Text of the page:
Please use this identifier to cite or link to this item: http://hdl.handle.net/10553/16730
DC FieldValueLanguage
dc.contributor.authorWilliamson, Garyen_US
dc.contributor.authorCoppens, Patricken_US
dc.contributor.authorSerra-Majem, Lluisen_US
dc.contributor.authorDew, Tristanen_US
dc.date.accessioned2016-04-28T02:30:28Z-
dc.date.accessioned2018-03-15T14:36:29Z-
dc.date.available2016-04-28T02:30:28Z-
dc.date.available2018-03-15T14:36:29Z-
dc.date.issued2011en_US
dc.identifier.issn2042-6496en_US
dc.identifier.otherScopus-
dc.identifier.urihttp://hdl.handle.net/10553/16730-
dc.description.abstractWe assess the evidence for health benefits of three commonly consumed plant food supplements (PFS), green tea, isoflavone and aloe vera, based on published systematic reviews of randomised controlled trials (RCTs). Whilst the potential benefits of green tea have been reported in a wide range of health areas, it is only in the area of the metabolic syndrome that the number of RCTs is approaching sufficient to judge such efficacy. Isoflavone supplements are widely used, and RCTs indicate that they affect bone resorption at lower doses in postmenopausal women undergoing estrogen-related bone loss, but this is only translated to attenuation of bone loss at higher doses of isoflavones. A systematic review on RCTs concluded that the effects of isoflavones on hot flashes in postmenopausal women were highly variable and no conclusions could be drawn. Despite the popularity of aloe vera as a PFS, the evaluation of its efficacy as a coadjuvant therapy for certain metabolic or digestive pathologies remains scarce; it constitutes a typical example of a naturally occurring ingredient whose efficacy in topical applications presupposes its efficacy in systemic applications. Nevertheless, its possible toxic effects on oral consumption call for caution in its utility as a PFS. Since 2007, efficacy evaluation of PFS in Europe has been covered by European Union Nutrition and Health Claims legislation. The European Food Safety Authority has adopted an approach relying on RCTs, while medicinal effects are accepted based on traditional use. In general, there are insufficient RCTs for claims to be made, and conclusive results on PFS should be obtained in the future by conducting studies with more homogeneous populations, by using supplements with optimised and measured bioavailability, and by conducting larger RCTs.en_US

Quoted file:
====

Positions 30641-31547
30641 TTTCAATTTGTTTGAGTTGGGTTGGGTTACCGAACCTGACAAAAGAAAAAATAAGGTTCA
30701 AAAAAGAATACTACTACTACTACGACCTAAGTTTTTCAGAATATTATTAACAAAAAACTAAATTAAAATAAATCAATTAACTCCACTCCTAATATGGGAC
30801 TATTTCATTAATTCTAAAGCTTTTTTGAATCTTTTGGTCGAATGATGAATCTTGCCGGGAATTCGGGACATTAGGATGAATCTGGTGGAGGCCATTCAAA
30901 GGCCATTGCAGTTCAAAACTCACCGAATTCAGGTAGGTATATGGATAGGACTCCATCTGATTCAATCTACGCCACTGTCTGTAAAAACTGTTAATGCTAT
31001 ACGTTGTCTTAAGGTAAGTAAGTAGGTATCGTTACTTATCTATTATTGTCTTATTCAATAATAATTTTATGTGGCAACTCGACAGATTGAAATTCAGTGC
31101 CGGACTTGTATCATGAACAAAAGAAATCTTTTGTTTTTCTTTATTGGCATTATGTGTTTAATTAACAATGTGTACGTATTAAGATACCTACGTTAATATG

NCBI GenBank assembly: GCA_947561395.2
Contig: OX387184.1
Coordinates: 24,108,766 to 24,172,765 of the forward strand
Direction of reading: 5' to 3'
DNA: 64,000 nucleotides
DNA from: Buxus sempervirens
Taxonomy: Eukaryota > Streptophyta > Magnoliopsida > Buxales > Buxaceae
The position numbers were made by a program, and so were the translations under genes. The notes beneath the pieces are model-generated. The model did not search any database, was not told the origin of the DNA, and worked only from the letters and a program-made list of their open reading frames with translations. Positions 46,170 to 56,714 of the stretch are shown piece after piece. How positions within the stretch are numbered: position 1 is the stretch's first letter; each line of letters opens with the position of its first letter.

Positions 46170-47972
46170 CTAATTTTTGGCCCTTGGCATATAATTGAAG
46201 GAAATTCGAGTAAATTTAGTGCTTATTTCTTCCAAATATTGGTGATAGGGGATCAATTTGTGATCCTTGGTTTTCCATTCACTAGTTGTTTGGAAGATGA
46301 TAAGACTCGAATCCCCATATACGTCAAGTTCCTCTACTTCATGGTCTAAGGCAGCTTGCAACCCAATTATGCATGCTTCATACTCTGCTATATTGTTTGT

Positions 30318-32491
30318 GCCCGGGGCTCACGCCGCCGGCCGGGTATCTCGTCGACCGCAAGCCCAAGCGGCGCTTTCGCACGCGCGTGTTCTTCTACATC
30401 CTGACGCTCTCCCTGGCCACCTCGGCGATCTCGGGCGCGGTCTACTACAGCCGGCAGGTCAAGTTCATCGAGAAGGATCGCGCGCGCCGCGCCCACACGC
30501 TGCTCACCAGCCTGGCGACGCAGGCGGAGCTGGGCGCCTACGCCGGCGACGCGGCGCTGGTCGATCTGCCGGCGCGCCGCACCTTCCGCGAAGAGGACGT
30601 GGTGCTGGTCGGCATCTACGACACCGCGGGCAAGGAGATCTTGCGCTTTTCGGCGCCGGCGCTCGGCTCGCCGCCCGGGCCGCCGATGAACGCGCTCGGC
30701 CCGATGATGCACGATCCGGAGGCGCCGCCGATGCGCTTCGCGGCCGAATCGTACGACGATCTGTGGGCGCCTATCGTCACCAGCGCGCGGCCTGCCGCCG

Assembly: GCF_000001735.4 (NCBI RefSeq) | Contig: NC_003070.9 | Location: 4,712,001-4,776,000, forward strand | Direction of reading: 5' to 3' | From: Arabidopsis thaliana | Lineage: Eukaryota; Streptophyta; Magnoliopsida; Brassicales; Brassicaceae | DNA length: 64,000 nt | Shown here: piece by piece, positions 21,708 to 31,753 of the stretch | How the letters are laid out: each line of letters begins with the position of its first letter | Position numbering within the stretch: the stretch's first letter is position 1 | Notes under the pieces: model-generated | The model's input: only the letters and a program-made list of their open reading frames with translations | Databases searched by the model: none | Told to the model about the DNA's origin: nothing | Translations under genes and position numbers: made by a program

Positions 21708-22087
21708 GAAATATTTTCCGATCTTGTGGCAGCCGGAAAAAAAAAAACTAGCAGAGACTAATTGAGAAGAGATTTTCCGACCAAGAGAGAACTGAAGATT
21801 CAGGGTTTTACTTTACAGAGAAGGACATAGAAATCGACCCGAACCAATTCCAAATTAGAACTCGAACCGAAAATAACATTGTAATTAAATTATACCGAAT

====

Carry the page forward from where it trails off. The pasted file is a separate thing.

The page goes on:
dc.formatapplication/pdf-
dc.languageengen_US
dc.relation.ispartofFood and Functionen_US
dc.rightsby-nc-nd-
dc.sourceFood & Function [ISSN 2042-6496], v. 2 (12), p. 753-9en_US
dc.subject3206 Ciencias de la nutriciónen_US
dc.subject.otherBone-Mineral Densityen_US
dc.subject.otherAntidiabetic Activityen_US
dc.subject.otherDiabetes-Mellitusen_US
dc.subject.otherSoy Isoflavonesen_US
dc.subject.otherBlood-Pressureen_US
dc.subject.otherMenopausal Womenen_US
dc.subject.otherClinical-Trialen_US
dc.subject.otherHealth Claimsen_US
dc.subject.otherDouble-Blinden_US
dc.subject.otherL Juiceen_US
dc.titleReview of the efficacy of green tea, isoflavones and aloe vera supplements based on randomised controlled trialsen_US
dc.typeinfo:eu-repo/semantics/reviewen_US
dc.typeArticleen_US
dc.identifier.doi10.1039/c1fo10101cen_US
dc.identifier.scopus2-s2.0-82455206249-
dc.identifier.isi000297495900007-
dc.contributor.authorscopusid7202843276-
dc.contributor.authorscopusid7007058263-
dc.contributor.authorscopusid35596972100-
dc.contributor.authorscopusid8651693500-
dc.identifier.crisid-;-;2693;--
dc.identifier.eissn2042-650X-
dc.description.lastpage759en_US
dc.identifier.issue12-
dc.description.firstpage753en_US
dc.relation.volume2en_US
dc.investigacionCiencias de la Saluden_US
dc.rights.accessrightsinfo:eu-repo/semantics/openAccess-
dc.type2Reseñaen_US
dc.contributor.daisngid27243-
dc.contributor.daisngid2565249-
dc.contributor.daisngid28836-
dc.contributor.daisngid2196323-
dc.utils.revisionen_US
dc.contributor.wosstandardWOS:Williamson, G-
dc.contributor.wosstandardWOS:Coppens, P-
dc.contributor.wosstandardWOS:Serra-Majem, L-
dc.contributor.wosstandardWOS:Dew, T-
dc.date.coverdateDiciembre 2011en_US
dc.identifier.supplement-;-;2693;--
dc.identifier.ulpgces
dc.description.sjr0,347
dc.description.jcr1,179
dc.description.sjrqQ2
dc.description.jcrqQ2
dc.description.scieSCIE
item.fulltextCon texto completo-
item.grantfulltextopen-
crisitem.author.deptGIR IUIBS: Nutrición-
crisitem.author.deptIU de Investigaciones Biomédicas y Sanitarias-
crisitem.author.deptDepartamento de Ciencias Clínicas-
crisitem.author.orcid0000-0002-9658-9061-
crisitem.author.parentorgIU de Investigaciones Biomédicas y Sanitarias-
crisitem.author.fullNameSerra Majem, Luis-
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